The applicable statute of limitations for a § 1983 claim in Colorado is two years. See Blake v. Dickason, 997 F.2d 749, 750-51 (10th Cir. 1993). “Although state law determines the applicable statute of limitations period, federal law governs the particular point in time at which a claim accrues.” Kripp v. Luton, 466 F.3d 1171, 1175 (10th Cir. 2006). Under federal law, a § 1983 claim accrues “when the plaintiff knows or has reason to know of the injury which is the basis of his action.” Id. (internal quotation marks omitted).

Mr. Hall’s claims are premised on events that occurred in November 2012 and he alleges facts that demonstrate he was aware of his injuries when they occurred. Because Mr. Hall waited more than three years before initiating this action on December 15, 2015, the affirmative defense of the statute of limitations is obvious on the face of the complaint.

Mr. Hall has not responded to Magistrate Judge Gallagher’s show cause order and he fails to allege any facts that demonstrate statutory or equitable tolling is appropriate in this action. With respect to equitable tolling, the State of Colorado recognizes the doctrine of equitable tolling to suspend a statute of limitations period “when flexibility is required to accomplish the goals of justice.” Morrison v. Goff, 91 P.3d 1050, 1053 (Colo. 2004) (internal quotation marks omitted). Thus, equitable tolling of a statute of limitations is appropriate “when plaintiffs did not timely file their claims because of ‘extraordinary circumstances’ or because defendants’ wrongful conduct prevented them from doing so.” Id. However, “statutes of limitations compel litigants to pursue their claims in a timely manner.” Dean Witter Reynolds, Inc. v. Hartman, 911 P.2d 1094, 1099 (Colo. 1996). Therefore, even if Mr. Hall could allege facts that demonstrate extraordinary circumstances or wrongful conduct that prevented him from filing a claim, he also must allege facts that demonstrate he diligently pursued his claim when possible. See Id . at 1097. “[W]hen the dates given in the complaint make clear that the right sued upon has been extinguished, the plaintiff has the burden of establishing a factual basis for tolling the statute.” Aldrich v. McCulloch Properties, Inc., 627 F.2d 1036, 1041 n. 4 (10thCir. 1980).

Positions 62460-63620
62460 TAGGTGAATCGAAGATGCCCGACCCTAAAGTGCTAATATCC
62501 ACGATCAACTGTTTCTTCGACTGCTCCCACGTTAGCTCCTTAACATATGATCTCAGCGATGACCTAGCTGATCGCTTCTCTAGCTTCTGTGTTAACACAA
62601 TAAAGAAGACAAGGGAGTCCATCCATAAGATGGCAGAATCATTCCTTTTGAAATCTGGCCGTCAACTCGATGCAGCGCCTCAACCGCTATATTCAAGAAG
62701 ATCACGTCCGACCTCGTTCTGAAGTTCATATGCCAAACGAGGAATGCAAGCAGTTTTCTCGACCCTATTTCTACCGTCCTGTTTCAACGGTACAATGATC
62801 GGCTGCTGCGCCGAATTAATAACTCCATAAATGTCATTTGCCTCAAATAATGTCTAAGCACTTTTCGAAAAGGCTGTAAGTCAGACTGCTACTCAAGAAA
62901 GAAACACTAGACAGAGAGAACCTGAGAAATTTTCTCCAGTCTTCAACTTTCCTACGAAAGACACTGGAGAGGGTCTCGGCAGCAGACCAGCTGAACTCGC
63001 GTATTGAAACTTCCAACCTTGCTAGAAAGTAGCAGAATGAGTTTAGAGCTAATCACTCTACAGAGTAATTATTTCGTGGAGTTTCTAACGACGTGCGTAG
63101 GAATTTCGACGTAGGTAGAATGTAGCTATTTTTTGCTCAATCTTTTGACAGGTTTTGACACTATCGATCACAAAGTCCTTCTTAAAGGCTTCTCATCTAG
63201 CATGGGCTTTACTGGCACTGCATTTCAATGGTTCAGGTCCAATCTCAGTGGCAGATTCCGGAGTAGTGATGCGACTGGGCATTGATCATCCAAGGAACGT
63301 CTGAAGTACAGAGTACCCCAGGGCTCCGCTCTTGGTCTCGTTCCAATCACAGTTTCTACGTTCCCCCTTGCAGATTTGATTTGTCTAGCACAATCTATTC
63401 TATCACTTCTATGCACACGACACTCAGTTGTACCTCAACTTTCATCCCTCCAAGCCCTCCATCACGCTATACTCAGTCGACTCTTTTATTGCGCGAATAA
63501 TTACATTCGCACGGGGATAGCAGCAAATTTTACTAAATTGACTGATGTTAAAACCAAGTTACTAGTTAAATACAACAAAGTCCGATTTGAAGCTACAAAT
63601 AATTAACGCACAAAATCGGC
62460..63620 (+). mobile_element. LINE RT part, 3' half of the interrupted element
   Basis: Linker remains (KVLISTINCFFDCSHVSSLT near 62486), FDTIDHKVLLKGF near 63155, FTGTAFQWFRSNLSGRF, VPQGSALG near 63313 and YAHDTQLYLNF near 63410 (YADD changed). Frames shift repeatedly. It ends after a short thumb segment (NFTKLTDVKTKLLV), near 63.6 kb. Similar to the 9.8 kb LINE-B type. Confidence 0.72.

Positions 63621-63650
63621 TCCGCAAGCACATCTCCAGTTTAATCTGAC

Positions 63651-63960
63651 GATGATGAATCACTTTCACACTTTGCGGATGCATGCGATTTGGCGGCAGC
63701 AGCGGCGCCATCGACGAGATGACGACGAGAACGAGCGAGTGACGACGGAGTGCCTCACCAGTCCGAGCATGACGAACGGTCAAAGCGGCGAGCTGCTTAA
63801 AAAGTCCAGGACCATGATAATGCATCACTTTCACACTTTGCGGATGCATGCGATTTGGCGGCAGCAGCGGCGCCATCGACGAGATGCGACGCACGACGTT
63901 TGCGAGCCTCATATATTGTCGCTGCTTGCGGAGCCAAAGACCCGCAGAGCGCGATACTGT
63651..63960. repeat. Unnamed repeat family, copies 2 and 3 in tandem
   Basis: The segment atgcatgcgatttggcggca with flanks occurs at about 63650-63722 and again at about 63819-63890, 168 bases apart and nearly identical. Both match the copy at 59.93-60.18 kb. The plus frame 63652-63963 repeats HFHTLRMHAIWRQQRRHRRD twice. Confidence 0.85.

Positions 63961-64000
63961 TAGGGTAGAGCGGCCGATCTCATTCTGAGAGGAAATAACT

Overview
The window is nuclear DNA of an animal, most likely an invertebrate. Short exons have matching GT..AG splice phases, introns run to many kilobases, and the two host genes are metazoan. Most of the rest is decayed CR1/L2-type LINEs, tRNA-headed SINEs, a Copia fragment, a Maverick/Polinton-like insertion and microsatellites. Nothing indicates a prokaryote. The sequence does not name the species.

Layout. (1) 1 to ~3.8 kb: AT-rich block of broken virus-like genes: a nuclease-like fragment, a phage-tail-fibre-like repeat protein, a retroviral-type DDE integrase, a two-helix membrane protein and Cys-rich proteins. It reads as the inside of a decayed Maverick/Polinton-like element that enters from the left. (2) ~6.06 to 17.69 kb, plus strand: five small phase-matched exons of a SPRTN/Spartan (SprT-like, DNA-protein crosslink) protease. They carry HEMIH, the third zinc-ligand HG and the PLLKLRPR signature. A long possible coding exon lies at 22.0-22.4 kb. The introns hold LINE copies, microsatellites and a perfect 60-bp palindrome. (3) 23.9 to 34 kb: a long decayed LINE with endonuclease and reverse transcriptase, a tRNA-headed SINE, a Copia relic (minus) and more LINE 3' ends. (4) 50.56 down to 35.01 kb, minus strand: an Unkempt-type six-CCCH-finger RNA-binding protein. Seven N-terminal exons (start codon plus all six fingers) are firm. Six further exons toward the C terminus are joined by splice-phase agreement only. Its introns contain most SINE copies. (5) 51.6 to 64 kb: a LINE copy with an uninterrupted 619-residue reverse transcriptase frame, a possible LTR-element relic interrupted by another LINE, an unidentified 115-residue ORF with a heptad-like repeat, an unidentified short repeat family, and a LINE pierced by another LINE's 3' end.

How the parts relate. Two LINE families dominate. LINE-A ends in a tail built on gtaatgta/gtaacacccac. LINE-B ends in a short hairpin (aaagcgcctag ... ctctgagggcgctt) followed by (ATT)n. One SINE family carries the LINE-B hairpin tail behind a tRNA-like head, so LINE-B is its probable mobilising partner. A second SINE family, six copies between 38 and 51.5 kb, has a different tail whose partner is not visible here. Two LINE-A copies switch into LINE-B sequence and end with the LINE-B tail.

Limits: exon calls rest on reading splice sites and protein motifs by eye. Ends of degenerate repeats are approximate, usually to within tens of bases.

Mr. Hall fails to allege specific facts that demonstrate equitable tolling of the statute of limitations is appropriate. Therefore, the action is barred by the statute of limitations and will be dismissed as legally frivolous. The Court also certifies pursuant to 28 U.S.C. § 1915(a)(3) that any appeal from this order would not be taken in good faith and therefore in forma pauperis status will be denied for the purpose of appeal. See Coppedge v. United States, 369 U.S. 438 (1962). If Plaintiff files a notice of appeal he also must pay the full $505 appellate filing fee or file a motion to proceed in forma pauperis in the United States Court of Appeals for the Tenth Circuit within thirty days in accordance with Fed. R. App. P. 24. Accordingly, it is

ORDERED that the Prisoner Complaint and the action are dismissed as legally frivolous pursuant to 28 U.S.C. § 1915A(b). It is

FURTHER ORDERED that leave to proceed in forma pauperis on appeal is denied without prejudice to the filing of a motion seeking leave to proceed in forma pauperis on appeal in the ...